Among the most prominent such appointments were that of General Fabian Ver as commander of the Presidential Security Command in 1965, and AFP chief of staff in 1981;[35][36] Juan Ponce Enrile as Secretary of Defense from 1970 to 1986;[35] and General Fidel Ramos as chief for the Philippine Constabulary, and later as Armed Forces Vice Chief from 1981 to 1986.[35]

Generals loyal to Marcos were allowed to stay in their positions past their supposed retirement age, or were rewarded with civilian government posts.[37] This led to a loss of morale among the middle-ranks of the AFP, because it meant a significant slowdown in promotions and caused many officers to retire with ranks much lower than they would otherwise have earned.[27][34]

Several cabals of dissatisfied officers eventually formed among the middle-ranks of the AFP, most notably the Reform the Armed Forces Movement in the early 1980s.[34]

The Marcos administration is thus considered to have marked a decline for AFP in terms of its traditional values of civilian supremacy and professionalism,[38][39] leading to a need for security sector reform during later administrations,[39] as per the recommendations of the Davide Commission in 1990 and the Feliciano Commission in 2003.[40][41]

Civilian[42][43] and military[23] historians alike agree that "human rights abuses by the troops became rampant"[23][31] during the Marcos administration,[23] as documented by international monitoring entities such as Amnesty International.[44] Units often specifically cited in these reported incidents include the Metrocom Intelligence and Security Group (MISG),[45] and the 5th Constabulary Security Unit (5CSU)[46] of the Philippine Constabulary,[47] as well as the Intelligence Service Armed Forces of the Philippines (ISAFP).[48] The Presidential Security Unit and the National Intelligence and Security Agency (NISA) were also accused of aiding these activities.[49] Aside from human rights abuses, these units were also accused of hounding media entities,[50][51] corporate management,[52] and opposition groups[53] with threats, intimidation, and violence.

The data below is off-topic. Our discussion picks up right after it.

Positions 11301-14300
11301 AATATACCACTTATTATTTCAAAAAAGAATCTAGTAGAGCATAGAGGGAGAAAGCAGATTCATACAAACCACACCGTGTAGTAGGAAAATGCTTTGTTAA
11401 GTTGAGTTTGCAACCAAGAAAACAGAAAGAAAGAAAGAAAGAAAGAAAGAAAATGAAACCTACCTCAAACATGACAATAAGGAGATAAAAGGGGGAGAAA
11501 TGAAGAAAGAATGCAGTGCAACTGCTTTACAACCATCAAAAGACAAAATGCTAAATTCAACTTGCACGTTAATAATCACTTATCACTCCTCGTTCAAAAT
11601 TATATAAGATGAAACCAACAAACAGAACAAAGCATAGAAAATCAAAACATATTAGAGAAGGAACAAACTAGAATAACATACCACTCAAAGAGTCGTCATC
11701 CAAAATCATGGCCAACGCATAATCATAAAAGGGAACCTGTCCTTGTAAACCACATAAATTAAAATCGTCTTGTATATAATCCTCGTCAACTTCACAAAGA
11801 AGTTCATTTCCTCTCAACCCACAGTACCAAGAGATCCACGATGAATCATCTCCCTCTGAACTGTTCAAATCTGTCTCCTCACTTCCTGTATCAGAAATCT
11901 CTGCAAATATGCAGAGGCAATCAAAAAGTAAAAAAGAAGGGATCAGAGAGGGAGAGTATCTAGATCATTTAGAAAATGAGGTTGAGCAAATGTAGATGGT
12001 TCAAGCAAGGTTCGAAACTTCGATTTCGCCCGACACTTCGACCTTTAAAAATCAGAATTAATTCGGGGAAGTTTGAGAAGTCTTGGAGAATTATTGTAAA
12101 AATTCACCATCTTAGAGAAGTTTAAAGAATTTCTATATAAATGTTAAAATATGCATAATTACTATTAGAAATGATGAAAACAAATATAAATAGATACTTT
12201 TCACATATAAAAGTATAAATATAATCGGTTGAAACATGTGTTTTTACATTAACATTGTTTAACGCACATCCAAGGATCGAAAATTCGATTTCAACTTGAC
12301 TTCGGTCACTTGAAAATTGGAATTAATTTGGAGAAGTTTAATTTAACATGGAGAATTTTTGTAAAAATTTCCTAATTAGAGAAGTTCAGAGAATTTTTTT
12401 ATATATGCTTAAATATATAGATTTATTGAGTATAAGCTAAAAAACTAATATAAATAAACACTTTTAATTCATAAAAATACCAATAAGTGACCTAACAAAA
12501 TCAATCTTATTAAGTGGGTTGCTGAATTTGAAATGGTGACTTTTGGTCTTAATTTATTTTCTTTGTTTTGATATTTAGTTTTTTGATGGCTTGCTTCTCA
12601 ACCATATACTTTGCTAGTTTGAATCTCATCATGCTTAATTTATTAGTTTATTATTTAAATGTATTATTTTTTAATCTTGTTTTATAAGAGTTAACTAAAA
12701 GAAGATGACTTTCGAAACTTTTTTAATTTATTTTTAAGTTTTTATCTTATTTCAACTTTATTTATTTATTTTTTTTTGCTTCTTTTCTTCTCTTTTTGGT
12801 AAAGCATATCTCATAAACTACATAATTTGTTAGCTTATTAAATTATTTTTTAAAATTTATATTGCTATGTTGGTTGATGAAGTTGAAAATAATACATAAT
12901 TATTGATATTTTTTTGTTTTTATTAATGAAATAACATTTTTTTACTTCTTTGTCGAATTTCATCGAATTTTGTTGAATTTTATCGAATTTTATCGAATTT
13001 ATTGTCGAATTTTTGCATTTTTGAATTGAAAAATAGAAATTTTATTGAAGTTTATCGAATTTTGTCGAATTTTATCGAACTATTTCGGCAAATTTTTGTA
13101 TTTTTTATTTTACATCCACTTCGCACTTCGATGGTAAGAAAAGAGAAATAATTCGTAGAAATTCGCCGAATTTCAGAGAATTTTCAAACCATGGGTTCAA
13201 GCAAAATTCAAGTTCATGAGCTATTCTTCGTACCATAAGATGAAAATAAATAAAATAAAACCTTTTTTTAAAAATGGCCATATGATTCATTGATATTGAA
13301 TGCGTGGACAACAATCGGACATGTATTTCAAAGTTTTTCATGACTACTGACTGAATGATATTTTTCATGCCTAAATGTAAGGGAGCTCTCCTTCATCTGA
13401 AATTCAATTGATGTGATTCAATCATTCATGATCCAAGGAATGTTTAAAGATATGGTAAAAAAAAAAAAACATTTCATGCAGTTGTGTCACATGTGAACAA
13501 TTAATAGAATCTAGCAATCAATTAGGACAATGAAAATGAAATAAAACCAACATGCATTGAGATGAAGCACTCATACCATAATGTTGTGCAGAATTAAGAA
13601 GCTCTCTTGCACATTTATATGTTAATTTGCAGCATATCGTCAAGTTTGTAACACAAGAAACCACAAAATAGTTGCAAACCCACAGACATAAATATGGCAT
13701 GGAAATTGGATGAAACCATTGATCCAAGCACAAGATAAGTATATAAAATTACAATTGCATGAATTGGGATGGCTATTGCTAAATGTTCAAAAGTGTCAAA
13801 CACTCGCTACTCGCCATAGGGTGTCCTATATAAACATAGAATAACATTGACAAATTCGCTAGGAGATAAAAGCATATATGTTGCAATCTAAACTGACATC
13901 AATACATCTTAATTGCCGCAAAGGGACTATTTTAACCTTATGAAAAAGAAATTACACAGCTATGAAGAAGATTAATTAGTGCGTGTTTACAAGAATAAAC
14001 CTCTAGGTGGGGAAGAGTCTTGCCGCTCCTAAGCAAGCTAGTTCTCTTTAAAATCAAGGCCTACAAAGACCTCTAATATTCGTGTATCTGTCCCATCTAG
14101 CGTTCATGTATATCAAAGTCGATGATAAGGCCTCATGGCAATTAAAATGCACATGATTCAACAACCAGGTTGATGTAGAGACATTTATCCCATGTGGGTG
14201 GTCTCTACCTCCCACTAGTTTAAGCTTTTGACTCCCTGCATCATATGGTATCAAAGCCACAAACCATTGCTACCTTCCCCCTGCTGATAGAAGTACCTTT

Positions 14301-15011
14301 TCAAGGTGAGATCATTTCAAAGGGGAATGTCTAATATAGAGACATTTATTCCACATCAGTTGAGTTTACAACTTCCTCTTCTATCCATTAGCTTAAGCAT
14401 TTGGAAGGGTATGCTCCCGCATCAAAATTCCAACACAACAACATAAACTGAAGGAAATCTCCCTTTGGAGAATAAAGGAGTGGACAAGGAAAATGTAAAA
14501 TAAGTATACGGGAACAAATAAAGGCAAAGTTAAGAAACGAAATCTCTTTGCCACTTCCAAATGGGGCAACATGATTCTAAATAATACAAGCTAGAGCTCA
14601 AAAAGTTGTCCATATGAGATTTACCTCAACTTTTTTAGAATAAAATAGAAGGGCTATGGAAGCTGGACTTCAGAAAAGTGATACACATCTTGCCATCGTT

The Marcos administration also marked the beginnings of at least two long-running conflicts that continued to plague later administrations: the Moro conflict and the New People's Army conflict.[54]

The Moro conflict, began in earnest in 1968 when short-lived organizations such as the Muslim Independence Movement and the Bangsamoro Liberation Organization formed in reaction to news about the Jabidah Massacre,[55][56][57] with many of their forces eventually coalescing as the Moro National Liberation Front was formed in 1972.[54][55]

Meanwhile, the Communist Party of the Philippines (CPP) was formed in 1968, while the New People's Army (NPA), founded in 1969,[54] grew nationwide to a 200,000 strong force.[citation needed]

EDSA Revolution

See also: People Power Revolution